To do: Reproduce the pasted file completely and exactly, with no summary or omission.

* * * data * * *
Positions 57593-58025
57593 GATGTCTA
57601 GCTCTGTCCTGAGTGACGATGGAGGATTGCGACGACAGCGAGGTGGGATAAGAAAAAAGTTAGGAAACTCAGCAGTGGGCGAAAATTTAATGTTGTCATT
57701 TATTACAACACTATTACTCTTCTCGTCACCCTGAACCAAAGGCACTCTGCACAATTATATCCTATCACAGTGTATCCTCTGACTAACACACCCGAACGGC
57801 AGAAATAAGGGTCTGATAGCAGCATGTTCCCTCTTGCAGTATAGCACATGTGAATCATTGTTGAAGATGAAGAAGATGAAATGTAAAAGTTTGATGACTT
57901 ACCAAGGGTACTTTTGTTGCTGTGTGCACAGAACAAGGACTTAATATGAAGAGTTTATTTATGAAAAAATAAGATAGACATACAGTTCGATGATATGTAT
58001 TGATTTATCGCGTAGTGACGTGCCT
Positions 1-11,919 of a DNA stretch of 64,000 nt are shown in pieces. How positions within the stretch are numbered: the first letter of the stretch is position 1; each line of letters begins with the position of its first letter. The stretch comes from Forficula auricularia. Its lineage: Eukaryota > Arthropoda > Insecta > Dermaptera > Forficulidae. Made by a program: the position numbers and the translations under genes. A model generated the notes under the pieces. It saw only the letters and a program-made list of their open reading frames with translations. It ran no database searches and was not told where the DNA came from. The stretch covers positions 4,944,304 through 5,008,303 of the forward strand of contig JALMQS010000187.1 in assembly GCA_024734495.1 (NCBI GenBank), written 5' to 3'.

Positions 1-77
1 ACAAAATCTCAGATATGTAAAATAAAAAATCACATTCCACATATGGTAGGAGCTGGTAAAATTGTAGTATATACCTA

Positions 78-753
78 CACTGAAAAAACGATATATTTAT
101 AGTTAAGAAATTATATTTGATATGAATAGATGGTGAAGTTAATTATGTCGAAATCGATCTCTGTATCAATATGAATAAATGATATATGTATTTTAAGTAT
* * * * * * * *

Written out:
Positions 57593-58025
57593 GATGTCTA
57601 GCTCTGTCCTGAGTGACGATGGAGGATTGCGACGACAGCGAGGTGGGATAAGAAAAAAGTTAGGAAACTCAGCAGTGGGCGAAAATTTAATGTTGTCATT
57701 TATTACAACACTATTACTCTTCTCGTCACCCTGAACCAAAGGCACTCTGCACAATTATATCCTATCACAGTGTATCCTCTGACTAACACACCCGAACGGC
57801 AGAAATAAGGGTCTGATAGCAGCATGTTCCCTCTTGCAGTATAGCACATGTGAATCATTGTTGAAGATGAAGAAGATGAAATGTAAAAGTTTGATGACTT
57901 ACCAAGGGTACTTTTGTTGCTGTGTGCACAGAACAAGGACTTAATATGAAGAGTTTATTTATGAAAAAATAAGATAGACATACAGTTCGATGATATGTAT
58001 TGATTTATCGCGTAGTGACGTGCCT
Positions 1-11,919 of a DNA stretch of 64,000 nt are shown in pieces. How positions within the stretch are numbered: the first letter of the stretch is position 1; each line of letters begins with the position of its first letter. The stretch comes from Forficula auricularia. Its lineage: Eukaryota > Arthropoda > Insecta > Dermaptera > Forficulidae. Made by a program: the position numbers and the translations under genes. A model generated the notes under the pieces. It saw only the letters and a program-made list of their open reading frames with translations. It ran no database searches and was not told where the DNA came from. The stretch covers positions 4,944,304 through 5,008,303 of the forward strand of contig JALMQS010000187.1 in assembly GCA_024734495.1 (NCBI GenBank), written 5' to 3'.

Positions 1-77
1 ACAAAATCTCAGATATGTAAAATAAAAAATCACATTCCACATATGGTAGGAGCTGGTAAAATTGTAGTATATACCTA

Positions 78-753
78 CACTGAAAAAACGATATATTTAT
101 AGTTAAGAAATTATATTTGATATGAATAGATGGTGAAGTTAATTATGTCGAAATCGATCTCTGTATCAATATGAATAAATGATATATGTATTTTAAGTAT